1. U.S. percentages are based on the 2016 IPEDS Institutional Characteristics data.
  2. For information on the Carnegie Foundation’s 2015 Basic Classification, see carnegieclassifications.iu.edu

Table 2

NSSE 2017 U.S. Participation and Response Rates by Undergraduate Enrollment and Use of Incentives
Institution CharacteristicsNumber of InstitutionsAverage Institutional
Response Rate (%)
Undergraduate Enrollment
2,500 or fewer30236
2,501 to 4,99912429
5,000 to 9,99911423
10,000 or more9622
Use of Incentivesa
Offered incentives36033
No incentives27626
All Institutions63630
  1. Some institutions used recruitment incentives, such as small gifts or raffles, to encourage students to complete the survey.

Survey Customization

Participating institutions may append up to two additional question sets in the form of NSSE Topical Modules or consortium questions (for institutions sharing a common interest and participating as a NSSE consortium) (Table 3). Of the nine modules available in 2017, the most widely adopted was Academic Advising, cfollowed by First-Year Experiences and Senior Transitions (Table 4).

 

Table 3

Summary of NSSE 2017 Participation in Additional Questions Sets 
Selection of Additional Question SetsNumber of InstitutionsPercentage of Institutions
None7811
One module only14119
Two modules28740
Consortium items only253
Consortium items plus one module19427
Notes: Includes U.S., Canadian, other international institutions, and institutions with nonstandard population files or administrations. Percentages may not sum to 100 due to rounding.

Table 4

NSSE 2017 Participation in Topical Modules 
Topical ModuleNumber of InstitutionsPercentage of Institutions
Academic Advising22531
First-Year Experiences and Senior Transitions20829
Inclusiveness and Engagement with Cultural Diversity13318
Development of Transferable Skills8812
Experiences with Writing659
Civic Engagement598
Global Learning547
Experiences with Information Literacy446
Learning with Technology335
Notes: Includes U.S., Canadian, other international institutions, and institutions with nonstandard population files or administrations. Percentages sum to more than 100 because many institutions selected two modules.

U.S. Respondent Profile

Table 5 displays selected demographic and enrollment characteristics of NSSE 2017 U.S. respondents alongside all U.S. bachelor’s degree-seeking students for comparison. NSSE reports use weights as appropriate to correct for disproportionate survey response related to institution-reported sex and enrollment status at each institution. Table 6 provides additional details about U.S. respondents.

Canadian Respondent Profile

Canadian respondents profiled here include 130,291 students (54% first-year, 46% fourth-year) from 72 institutions in 10 provinces, including 26 institutions in Ontario; 13 in Quebec; 8 in Alberta; 7 in British Columbia; and 18 others from either Nova Scotia, New Brunswick, Manitoba, Saskatchewan, Newfoundland, or Prince Edward Island. Female students and full-time students accounted for about 65% and 89% of Canadian respondents, respectively. The average response rate for Canadian NSSE 2017 institutions was 37%, with the highest institutional response rate being 75%. Nine in ten achieved a response rate of 25% or higher.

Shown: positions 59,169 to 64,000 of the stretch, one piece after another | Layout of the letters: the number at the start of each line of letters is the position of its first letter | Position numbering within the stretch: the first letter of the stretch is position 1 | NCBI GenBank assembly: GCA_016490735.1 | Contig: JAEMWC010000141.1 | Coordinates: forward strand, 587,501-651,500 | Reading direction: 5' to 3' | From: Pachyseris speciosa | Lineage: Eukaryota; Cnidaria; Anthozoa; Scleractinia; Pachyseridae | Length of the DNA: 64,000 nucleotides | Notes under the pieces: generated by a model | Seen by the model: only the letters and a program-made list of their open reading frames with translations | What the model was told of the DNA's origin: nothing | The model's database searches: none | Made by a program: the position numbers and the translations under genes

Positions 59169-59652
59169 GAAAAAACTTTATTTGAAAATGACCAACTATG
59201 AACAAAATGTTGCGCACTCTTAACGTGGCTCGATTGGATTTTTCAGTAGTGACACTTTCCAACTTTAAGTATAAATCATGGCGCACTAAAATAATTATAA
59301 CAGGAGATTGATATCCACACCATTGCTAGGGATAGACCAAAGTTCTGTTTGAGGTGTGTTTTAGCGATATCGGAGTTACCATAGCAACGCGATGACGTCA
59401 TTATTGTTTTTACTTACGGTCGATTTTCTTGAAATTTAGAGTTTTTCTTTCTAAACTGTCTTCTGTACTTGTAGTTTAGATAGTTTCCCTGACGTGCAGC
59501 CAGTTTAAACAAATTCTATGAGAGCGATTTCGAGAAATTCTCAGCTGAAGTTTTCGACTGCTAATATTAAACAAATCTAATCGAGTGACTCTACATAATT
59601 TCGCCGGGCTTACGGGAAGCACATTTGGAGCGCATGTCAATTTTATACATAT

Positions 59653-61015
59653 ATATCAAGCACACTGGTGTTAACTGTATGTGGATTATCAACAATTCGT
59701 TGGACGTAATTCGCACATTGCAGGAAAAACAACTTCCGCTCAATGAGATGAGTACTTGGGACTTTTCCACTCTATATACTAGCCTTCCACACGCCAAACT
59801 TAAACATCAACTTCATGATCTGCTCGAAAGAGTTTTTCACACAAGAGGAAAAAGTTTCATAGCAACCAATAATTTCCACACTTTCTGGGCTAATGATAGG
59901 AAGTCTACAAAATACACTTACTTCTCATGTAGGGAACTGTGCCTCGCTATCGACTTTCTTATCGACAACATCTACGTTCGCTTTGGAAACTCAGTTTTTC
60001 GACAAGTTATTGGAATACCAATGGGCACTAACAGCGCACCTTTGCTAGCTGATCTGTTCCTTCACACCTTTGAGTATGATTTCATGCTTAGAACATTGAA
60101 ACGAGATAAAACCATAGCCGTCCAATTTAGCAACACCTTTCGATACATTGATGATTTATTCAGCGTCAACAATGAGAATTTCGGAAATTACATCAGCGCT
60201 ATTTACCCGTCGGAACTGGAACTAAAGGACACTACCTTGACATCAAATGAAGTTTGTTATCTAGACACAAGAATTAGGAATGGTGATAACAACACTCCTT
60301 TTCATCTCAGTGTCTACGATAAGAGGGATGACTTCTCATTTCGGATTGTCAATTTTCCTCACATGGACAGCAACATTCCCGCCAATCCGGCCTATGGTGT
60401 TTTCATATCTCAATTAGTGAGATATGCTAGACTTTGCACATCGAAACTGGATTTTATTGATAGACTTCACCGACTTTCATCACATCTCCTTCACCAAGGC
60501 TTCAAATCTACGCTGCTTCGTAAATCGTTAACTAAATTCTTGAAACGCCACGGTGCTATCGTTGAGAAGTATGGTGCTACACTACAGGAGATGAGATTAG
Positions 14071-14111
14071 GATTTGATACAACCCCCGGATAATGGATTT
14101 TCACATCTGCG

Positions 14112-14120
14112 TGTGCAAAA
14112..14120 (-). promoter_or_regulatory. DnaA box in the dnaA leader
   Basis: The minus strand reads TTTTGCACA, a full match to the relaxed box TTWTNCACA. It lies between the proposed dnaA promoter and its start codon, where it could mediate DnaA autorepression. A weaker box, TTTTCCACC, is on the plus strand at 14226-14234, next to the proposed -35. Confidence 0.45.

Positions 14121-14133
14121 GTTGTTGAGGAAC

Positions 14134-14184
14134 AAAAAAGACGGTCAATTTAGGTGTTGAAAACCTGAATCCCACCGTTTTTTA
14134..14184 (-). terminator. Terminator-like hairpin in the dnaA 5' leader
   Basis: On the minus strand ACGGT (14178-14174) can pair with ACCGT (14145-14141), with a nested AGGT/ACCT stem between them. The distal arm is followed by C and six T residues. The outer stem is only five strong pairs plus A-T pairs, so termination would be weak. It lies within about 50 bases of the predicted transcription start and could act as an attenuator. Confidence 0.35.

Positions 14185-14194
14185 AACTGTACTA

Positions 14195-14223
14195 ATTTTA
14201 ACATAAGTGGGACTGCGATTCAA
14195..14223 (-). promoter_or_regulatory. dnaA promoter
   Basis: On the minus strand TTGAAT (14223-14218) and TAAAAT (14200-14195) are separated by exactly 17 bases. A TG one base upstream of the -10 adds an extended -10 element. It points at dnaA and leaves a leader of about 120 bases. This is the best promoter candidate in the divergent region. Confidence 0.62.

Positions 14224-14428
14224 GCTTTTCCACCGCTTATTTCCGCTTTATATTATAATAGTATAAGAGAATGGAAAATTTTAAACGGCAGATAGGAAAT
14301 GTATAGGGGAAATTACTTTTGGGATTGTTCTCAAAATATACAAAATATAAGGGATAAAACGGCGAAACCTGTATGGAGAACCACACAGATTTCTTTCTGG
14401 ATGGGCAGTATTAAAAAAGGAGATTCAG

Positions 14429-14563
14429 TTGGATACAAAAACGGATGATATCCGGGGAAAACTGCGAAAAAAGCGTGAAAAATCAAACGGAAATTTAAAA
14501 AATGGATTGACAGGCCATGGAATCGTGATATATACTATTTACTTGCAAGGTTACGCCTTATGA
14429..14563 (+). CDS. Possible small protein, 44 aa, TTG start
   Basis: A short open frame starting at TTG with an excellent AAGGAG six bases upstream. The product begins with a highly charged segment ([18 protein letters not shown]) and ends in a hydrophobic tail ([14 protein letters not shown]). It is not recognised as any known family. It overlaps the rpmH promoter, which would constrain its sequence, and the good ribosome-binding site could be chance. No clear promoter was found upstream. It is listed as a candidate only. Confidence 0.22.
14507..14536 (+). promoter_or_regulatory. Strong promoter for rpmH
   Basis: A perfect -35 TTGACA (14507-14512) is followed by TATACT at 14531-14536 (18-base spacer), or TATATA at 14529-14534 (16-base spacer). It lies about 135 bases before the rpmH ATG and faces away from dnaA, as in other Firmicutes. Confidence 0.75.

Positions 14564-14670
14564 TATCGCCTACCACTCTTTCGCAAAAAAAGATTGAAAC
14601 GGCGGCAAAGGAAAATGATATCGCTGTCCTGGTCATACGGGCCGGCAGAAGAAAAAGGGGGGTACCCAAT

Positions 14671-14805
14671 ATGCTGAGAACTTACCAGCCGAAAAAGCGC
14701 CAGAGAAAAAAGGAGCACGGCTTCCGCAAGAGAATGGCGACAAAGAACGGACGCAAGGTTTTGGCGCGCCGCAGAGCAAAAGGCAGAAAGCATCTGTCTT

About 17% of Canadian respondents were at least 24 years old. The majority of students providing ethnocultural information identified as White (63%), while 12% identified as Chinese; 8% South Asian; 5% Black; 4% Arab; and about 2% from each of five other categories.

Table 5

Characteristics of NSSE 2017 U.S. Respondents and Undergraduate Population at All U.S. Bachelor’s Degree-Granting Institutions 
Student CharacteristicsaNSSE Respondentsb(%)U.S. Bachelor's-Granting Populationc(%)
Sex
Male3645
Female6455
Race/Ethnicity
African American/Black1012
American Indian/Alaska Native11
Asian67
Native Hawaiian/other Pacific Isl.<1<1
Caucasian/White6357
Hispanic/Latino1315
Multiracial/multiethnic44
Foreign/nonresident alien44
Enrollment Status
Full-time8884
Not full-time1216
Note: Percentages are unweighted and may not sum to 100 due to rounding.
  1. Institution-reported, using categories provided in IPEDS. Race/ethnicity excludes students whose classification was unknown or not provided.
  2. The NSSE 2017 sampling frame consists of first-year and senior undergraduates. Data were provided by participating institutions.
  3. U.S. percentages are based on data from the 2015 IPEDS Institutional Characteristics and Enrollment data. Includes all class years.

Table 6

Additional Characteristics of NSSE 2017 U.S. Respondents 
Student Characteristics%
At least 24 years old23
First-generationa44
Transfer30
Expects to complete a master’s degree or higher62
Living on campusb39
Taking all classes online8
Note: Percentages are unweighted.
  1. No parent (or guardian) holds a bachelor’s degree.
  2. Campus housing, fraternity, or sorority.